Proinsulin C-peptide-mediated signalling and the search for its receptor
thesisposted on 04.09.2017, 10:55 by Ali Mohsin Hashim Janabi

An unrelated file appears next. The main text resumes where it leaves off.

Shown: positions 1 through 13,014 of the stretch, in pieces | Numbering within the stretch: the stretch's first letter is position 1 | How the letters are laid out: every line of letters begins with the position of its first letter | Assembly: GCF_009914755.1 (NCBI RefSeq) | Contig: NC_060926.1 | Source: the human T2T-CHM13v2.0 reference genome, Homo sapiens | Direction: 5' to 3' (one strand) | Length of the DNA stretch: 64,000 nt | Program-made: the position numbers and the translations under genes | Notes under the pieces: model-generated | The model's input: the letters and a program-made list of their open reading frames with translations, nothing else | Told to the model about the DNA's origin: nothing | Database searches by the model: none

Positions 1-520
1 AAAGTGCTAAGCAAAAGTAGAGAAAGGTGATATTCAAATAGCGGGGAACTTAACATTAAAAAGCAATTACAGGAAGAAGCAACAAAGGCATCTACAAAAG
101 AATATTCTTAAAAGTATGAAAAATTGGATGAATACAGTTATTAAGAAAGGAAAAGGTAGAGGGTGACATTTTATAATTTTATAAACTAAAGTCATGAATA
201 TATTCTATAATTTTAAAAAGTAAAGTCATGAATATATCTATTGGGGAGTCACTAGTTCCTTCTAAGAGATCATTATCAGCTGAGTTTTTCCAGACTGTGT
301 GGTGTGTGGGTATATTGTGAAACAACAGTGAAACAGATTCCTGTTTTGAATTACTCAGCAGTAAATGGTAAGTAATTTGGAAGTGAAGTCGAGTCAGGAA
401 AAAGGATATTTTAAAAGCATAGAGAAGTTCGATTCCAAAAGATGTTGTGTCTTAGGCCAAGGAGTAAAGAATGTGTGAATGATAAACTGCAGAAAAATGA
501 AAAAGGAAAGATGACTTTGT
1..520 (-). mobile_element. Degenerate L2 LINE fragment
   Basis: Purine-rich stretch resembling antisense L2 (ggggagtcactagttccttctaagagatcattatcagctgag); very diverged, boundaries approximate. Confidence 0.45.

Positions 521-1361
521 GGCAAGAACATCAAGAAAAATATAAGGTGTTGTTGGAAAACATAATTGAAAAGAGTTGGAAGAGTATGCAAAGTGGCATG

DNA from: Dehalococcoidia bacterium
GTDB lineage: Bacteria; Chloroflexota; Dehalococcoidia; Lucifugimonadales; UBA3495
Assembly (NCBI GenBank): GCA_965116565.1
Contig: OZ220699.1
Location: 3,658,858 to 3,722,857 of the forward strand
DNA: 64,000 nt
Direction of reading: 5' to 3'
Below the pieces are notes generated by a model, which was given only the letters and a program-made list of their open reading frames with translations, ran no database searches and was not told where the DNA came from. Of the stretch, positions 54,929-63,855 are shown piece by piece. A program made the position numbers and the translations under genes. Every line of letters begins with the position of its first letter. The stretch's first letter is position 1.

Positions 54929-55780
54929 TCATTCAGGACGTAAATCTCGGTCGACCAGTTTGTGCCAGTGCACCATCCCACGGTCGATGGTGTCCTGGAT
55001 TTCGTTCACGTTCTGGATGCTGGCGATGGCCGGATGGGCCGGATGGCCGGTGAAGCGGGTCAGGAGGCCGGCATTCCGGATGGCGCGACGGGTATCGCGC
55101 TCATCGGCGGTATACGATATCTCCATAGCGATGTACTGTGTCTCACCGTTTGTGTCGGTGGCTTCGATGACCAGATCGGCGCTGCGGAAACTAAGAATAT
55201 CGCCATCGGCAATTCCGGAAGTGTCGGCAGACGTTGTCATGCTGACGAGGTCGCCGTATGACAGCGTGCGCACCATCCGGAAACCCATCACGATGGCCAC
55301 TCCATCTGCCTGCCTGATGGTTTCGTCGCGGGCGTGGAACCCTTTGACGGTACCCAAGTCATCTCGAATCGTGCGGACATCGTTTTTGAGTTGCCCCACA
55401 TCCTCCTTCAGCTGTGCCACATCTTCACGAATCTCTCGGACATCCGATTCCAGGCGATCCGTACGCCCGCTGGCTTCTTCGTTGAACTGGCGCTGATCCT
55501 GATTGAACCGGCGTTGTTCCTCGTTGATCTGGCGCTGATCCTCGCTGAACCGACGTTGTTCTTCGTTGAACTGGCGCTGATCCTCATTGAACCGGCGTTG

Proinsulin connecting peptide (C-peptide) joins the A and B-chain of proinsulin and plays an important role in coordinating the folding of insulin. For many years this peptide was simply considered an inert by-product of insulin biosynthesis and was used mainly as an alternative marker for insulin secretion. Recent evidence, however, demonstrates convincingly that C-peptide has biological function and establishes C-peptide as an attractive therapeutic agent to provide protection against chronic diabetic complications. Little is known about C-peptide signalling in pancreatic β cells with studies focussing on antioxidant effects. C-peptide could have protective roles in these cells. For example, pancreatic β cells exposed to immune complexes in type 2 diabetes require protection possibly via C-peptide. Data presented here demonstrate that C-peptide induced a concentration-dependent phosphorylation (activation) of rpS6, at S235/S236 and S240/244, as well as phosphorylation of components of the upstream signalling pathways of rpS6 (ERK1/2, Akt and S6K) in the pancreatic β cell line, INS-1E. C-peptide also caused concentration-dependent increases in phospo-ERK1/2 and phospho-rpS6 (S240/244) in HEK293 and SH-SY5Y, but not in HEK293A. Stimulatory effects of C-peptide on two important intracellular signalling pathways, ERK1/2 and rpS6, can deliver cytoprotective effects and may, therefore, be of potential importance in the treatment of diabetes. A major limitation of current work on C-peptide is that the receptor(s) have not been identified convincingly. Some recent evidence suggests that the orphan GPCR, GPR146, may be the C-peptide receptor. Here, stable overexpression of C-terminally EGFP-tagged GPR146 in HEK293 and HEK293A cells showed predominant membrane localisation of the receptor. However, C-peptide responses in these were unaffected and C-peptide-evoked internalisation/co-localisation of GPR146-EGFP was not observed. An expression cloning approach in Xenopus oocytes was used to screen pools of cDNA library clones for Gαi-evoked responses of C-peptide given the pertussis toxin sensitivity of responses. This approach did not, however, reveal any C-peptide-evoked responses in any of the approximately 130,000 clones screened. Furthermore, the published C-peptide receptor candidates, GPR146 and α-enolase did not respond to C-peptide when expressed in oocytes. Taken together, signalling events in a pancreatic β cell line suggest relevance of C-peptide to events such as cell survival and proliferation. However, the present work provides no evidence that GPR146 is the C-peptide receptor, which still remains elusive.